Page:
The global economy grew more strongly in fiscal year 2017 than in the previous year. However, global demand for vehicles did not rise as sharply as in the year before. Amid challenging market conditions, the Volkswagen Group delivered 10.7 million vehicles to customers for the first time.
DEVELOPMENTS IN THE GLOBAL ECONOMY
Global gross domestic product (GDP) rose by 3.2 (2.5)% in 2017. Economic momentum accelerated in both advanced economies and emerging markets year-on-year. Consumer prices increased at a slower pace worldwide than in the previous year, with persistently low interest rates and rising energy and commodity prices.
GDP growth in Western Europe edged up slightly during the year to 2.3 (1.8)%, with the majority of the countries in this region seeing higher growth rates. The start of the Brexit negotiations between the United Kingdom and the European Union generated uncertainty, as did the question of what form this relationship would take in the future. The unemployment rate in the eurozone continued to decrease, falling to an average of 9.6 (10.6)%, though rates remained considerably higher in Greece and Spain.
The Central and Eastern Europe region recorded a relatively strong increase in GDP in the reporting period with an increase of 3.8 (1.8)%. In Central Europe, the general uptrend gained traction, and in Eastern Europe the economy also grew at a considerably stronger pace than in the previous year. Higher energy prices led to a stabilization of the economic situation in the countries from this region that export raw materials. A growth rate of 1.6 (−0.4)% marked the end of the recessionary period in Russia.
South Africa’s GDP rose by just 0.9 (0.3)%, only slightly higher than the low figure for the previous year. Ongoing structural deficits, social unrest and political challenges weighed on the economy.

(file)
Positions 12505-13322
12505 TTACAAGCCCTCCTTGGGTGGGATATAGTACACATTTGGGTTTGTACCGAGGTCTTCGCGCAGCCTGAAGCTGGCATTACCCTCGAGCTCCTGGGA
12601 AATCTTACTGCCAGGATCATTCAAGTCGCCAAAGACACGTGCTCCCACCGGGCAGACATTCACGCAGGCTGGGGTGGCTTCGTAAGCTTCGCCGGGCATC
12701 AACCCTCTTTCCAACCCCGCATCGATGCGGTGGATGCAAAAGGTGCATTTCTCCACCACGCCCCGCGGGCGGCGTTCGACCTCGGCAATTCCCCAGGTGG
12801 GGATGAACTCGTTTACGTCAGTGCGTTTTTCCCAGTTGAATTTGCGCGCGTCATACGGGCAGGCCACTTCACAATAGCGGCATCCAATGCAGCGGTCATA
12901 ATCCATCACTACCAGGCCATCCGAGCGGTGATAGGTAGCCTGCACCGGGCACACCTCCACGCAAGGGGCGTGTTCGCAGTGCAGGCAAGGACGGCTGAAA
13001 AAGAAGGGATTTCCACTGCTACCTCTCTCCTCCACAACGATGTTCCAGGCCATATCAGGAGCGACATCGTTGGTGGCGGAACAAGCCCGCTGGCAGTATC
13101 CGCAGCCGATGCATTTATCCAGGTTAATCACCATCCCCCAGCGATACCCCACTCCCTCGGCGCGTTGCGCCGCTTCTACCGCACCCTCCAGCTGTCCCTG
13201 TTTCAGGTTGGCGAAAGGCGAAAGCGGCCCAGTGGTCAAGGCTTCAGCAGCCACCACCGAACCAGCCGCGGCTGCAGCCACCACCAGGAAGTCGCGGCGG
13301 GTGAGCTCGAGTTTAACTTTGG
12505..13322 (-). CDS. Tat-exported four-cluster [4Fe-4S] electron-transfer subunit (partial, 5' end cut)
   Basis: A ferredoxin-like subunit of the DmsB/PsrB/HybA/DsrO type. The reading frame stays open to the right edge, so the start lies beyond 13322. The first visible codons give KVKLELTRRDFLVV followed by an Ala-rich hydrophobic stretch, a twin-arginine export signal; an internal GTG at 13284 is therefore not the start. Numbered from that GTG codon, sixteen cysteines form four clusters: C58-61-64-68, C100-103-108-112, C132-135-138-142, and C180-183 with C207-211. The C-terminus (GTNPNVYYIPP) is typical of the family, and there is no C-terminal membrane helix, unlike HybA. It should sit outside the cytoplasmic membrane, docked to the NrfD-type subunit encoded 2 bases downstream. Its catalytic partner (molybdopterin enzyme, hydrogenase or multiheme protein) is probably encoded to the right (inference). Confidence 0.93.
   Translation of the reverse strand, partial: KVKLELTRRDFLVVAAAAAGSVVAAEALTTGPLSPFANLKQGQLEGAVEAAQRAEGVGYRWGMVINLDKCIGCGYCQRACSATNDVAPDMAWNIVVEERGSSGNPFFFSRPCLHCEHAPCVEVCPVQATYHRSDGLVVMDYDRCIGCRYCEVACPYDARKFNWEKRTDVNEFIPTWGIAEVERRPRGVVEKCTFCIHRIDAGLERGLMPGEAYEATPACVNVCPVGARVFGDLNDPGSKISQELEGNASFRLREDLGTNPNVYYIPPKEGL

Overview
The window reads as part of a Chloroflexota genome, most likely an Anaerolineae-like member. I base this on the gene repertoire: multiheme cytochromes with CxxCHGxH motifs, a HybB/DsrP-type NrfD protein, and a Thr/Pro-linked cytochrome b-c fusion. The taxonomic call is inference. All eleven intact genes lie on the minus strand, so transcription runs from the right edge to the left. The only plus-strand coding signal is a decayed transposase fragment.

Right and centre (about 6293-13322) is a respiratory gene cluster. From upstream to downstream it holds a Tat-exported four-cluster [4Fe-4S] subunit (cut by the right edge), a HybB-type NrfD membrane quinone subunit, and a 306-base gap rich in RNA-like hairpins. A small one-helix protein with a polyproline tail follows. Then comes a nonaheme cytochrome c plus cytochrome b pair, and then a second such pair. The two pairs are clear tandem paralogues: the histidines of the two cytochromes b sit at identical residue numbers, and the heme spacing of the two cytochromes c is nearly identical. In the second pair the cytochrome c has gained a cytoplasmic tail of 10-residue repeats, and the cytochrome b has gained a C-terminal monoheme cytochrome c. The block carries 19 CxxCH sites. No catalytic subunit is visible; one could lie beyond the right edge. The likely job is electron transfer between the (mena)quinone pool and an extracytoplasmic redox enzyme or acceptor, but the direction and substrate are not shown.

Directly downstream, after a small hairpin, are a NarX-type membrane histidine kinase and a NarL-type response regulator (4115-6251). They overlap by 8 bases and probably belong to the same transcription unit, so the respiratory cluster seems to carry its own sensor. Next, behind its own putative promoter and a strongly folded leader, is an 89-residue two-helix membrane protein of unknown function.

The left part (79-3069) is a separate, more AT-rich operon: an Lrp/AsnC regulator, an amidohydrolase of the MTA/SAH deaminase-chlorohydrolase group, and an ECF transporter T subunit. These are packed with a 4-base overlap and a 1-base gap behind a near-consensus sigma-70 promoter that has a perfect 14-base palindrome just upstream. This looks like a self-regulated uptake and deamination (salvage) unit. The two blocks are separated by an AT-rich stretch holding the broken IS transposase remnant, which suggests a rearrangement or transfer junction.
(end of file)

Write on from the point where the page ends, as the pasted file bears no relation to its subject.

The German economy continued to profit from optimistic consumer sentiment and a good labor market, which led to a sharper year-on-year increase in GDP to 2.5 (1.9)% in 2017.
Economic growth in the USA was faster than in the previous year, at 2.2 (1.5)%. The economy was supported mainly by private consumption and the expansionary monetary policy. Private gross investments also developed positively. The average unemployment rate was 4.4 (4.9)%. The US dollar was somewhat weaker than in the previous year. At 3.0 (1.4)%, GDP growth in Canada accelerated significantly. The growth rate of Mexico’s economic output fell somewhat to 2.2 (2.7)%.
In the reporting period, Brazil left behind the economic downswing, with economic output increasing by 1.0 (−3.5)%. The situation in South America’s largest economy nevertheless remained tense, due to political uncertainty, among other things. Argentina’s GDP rose by 2.8 (−2.2)% in spite of structural deficits and persistently high inflation.
The Chinese economy expanded at the previous year’s high level with a growth rate of 6.9 (6.7)%. The Indian economy continued its positive trend but, with a gain of 6.5 (7.1)%, grew somewhat less strongly than in the previous year. The Introduction of reform measures had a temporary dampening effect here. Japan registered solid GDP growth of 1.8 (0.9)%.